A recent blog posting on a public relations site suggested you need to be careful about what you put on your blogâ€¦or Twitterâ€¦or anywhere online.
The author recounted a public relations professional’s disaster of posting negative comments on Twitter about Fed Ex â€¦ who just happened to be a client of his.
Somehow it appears to be new, late-breaking news that whatever you say or write may get you into trouble. Or that you need to be careful about what you write online. Well, this is not a new-found truism. In fact, it’s as old as dirt.
Think about what you say, or do. Take the simple â€œheadline test.â€ On that sentence you wrote online today (and it doesn’t matter where, quite frankly), how will that read in a newspaper tomorrow? Or, in a career-ending move, how are the comments perceived by your boss when she gets a nasty-gram about your dumb posting?
Anonymity may not be good enough to cover your tracks. If you think your comments are secure in cyberspace, think again. There are various ways to determine an author And, if it’s really bad, some online services may be willing to give up the source of the comments through an IP address or registration tracking.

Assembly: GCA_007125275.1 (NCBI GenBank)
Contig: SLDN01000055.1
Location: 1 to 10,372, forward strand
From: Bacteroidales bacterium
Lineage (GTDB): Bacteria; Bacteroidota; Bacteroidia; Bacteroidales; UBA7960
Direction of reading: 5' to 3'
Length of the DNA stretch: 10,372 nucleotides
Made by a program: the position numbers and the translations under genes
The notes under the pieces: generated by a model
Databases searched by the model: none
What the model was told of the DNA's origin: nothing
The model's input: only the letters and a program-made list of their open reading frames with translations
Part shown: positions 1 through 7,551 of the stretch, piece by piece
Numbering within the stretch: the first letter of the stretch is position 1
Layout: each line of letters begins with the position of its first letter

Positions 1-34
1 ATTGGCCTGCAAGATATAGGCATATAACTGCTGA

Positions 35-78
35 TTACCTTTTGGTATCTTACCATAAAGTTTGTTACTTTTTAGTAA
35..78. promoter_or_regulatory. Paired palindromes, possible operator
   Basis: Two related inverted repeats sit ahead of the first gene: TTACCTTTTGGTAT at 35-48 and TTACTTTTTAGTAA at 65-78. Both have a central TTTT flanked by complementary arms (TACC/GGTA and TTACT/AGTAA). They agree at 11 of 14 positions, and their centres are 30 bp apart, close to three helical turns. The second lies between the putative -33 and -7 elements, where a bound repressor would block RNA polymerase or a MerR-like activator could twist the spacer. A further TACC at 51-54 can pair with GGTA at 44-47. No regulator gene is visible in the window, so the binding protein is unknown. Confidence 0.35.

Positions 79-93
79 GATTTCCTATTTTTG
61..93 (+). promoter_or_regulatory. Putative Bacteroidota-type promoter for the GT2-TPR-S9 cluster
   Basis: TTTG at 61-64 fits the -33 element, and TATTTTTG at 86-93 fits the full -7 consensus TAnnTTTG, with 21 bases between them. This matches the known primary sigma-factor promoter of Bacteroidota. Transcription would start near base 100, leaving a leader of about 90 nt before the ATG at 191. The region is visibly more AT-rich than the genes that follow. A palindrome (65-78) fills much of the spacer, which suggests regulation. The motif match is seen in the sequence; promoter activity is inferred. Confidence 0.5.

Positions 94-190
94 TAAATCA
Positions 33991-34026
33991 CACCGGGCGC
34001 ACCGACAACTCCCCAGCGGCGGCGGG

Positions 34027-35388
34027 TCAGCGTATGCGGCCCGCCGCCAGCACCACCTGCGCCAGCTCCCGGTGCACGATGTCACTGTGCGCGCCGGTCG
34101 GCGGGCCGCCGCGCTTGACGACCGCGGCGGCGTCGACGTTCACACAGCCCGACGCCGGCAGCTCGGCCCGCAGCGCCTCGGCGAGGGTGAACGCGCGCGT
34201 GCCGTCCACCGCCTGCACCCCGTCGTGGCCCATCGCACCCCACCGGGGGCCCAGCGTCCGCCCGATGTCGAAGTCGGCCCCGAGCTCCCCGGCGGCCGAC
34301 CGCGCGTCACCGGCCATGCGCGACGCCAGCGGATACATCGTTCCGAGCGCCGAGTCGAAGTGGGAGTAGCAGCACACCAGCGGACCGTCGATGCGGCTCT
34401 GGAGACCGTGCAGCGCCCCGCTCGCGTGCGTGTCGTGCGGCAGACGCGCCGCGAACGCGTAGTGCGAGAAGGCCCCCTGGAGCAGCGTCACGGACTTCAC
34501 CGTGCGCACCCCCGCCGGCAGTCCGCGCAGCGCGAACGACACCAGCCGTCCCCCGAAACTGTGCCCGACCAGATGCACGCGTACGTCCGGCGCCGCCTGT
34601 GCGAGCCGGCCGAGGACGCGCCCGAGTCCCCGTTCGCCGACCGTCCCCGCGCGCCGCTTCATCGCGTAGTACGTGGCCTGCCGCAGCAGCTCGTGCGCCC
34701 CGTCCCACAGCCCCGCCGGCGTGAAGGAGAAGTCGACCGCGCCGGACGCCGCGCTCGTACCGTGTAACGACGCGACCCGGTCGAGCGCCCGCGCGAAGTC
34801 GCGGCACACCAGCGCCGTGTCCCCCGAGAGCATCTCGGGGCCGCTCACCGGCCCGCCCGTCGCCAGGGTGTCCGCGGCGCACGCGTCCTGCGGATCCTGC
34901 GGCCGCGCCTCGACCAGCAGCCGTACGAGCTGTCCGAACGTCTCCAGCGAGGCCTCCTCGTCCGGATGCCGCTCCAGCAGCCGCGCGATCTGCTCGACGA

I warn my students about e-mail. They seem surprised when I say the university saves and stores all the millions of bits of information that flows through its servers. Now, does that off-color joke you told to friends seem as funny?
Simple point: Online interaction is no different that hard-copy writing. You need to be careful what you say, how you say it, and think about how it will be interpreted.